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Drug Metab Dispos. 2007 Oct;35(10):1886-93. Epub 2007 Jul 23.

Interspecies prediction of human drug clearance based on scaling data from one or two animal species.

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  • 1Bioanalytical R&D, Drug Safety and Metabolism, Wyeth Research, Pearl River, NY 10965, USA. tangh3@wyeth.com

Abstract

A data-driven approach was adopted to derive new one- and two-species-based methods for predicting human drug clearance (CL) using CL data from rat, dog, or monkey (n = 102). The new one-species methods were developed as CL(human)/kg = 0.152 x CL(rat)/kg, CL(human)/kg = 0.410 x CL(dog)/kg, and CL(human)/kg = 0.407 x CL(monkey)/kg, referred to as the rat, dog, and monkey methods, respectively. The coefficient of the monkey method (0.407) was similar to that of the monkey liver blood flow (LBF) method (0.467), whereas the coefficients of the rat method (0.152) and dog method (0.410) were considerably different from those of the LBF methods (rat, 0.247; dog, 0.700). The new rat and dog methods appeared to perform better than the corresponding LBF methods, whereas the monkey method and the monkey LBF method showed improved predictability compared with the rat and dog one-species-based methods and the allometrically based "rule of exponents" (ROE). The new two-species methods were developed as CL(human) = a(rat-dog) . W (human)(0.628) (referred to as rat-dog method) and CL(human) = a(rat-monkey) . W (human)(0.650) (referred to as rat-monkey method), where a(rat-dog) and a(rat-monkey) are the coefficients obtained allometrically from the corresponding two species. The predictive performance of the two-species methods was comparable with that of the three-species-based ROE. Twenty-six Wyeth compounds having data from mouse, rat, dog, monkey, and human were used to test these methods. The results showed that the rat, dog, monkey, rat-dog, and rat-monkey methods provided improved predictions for the majority of the compounds compared with those for the ROE, suggesting that the use of three or more species in an allometrically based approach may not be necessary for the prediction of human exposure.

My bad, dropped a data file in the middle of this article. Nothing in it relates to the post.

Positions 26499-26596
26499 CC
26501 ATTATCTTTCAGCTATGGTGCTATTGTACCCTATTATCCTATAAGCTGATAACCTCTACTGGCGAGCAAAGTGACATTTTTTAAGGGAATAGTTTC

PMID:
17646280
[PubMed - indexed for MEDLINE]
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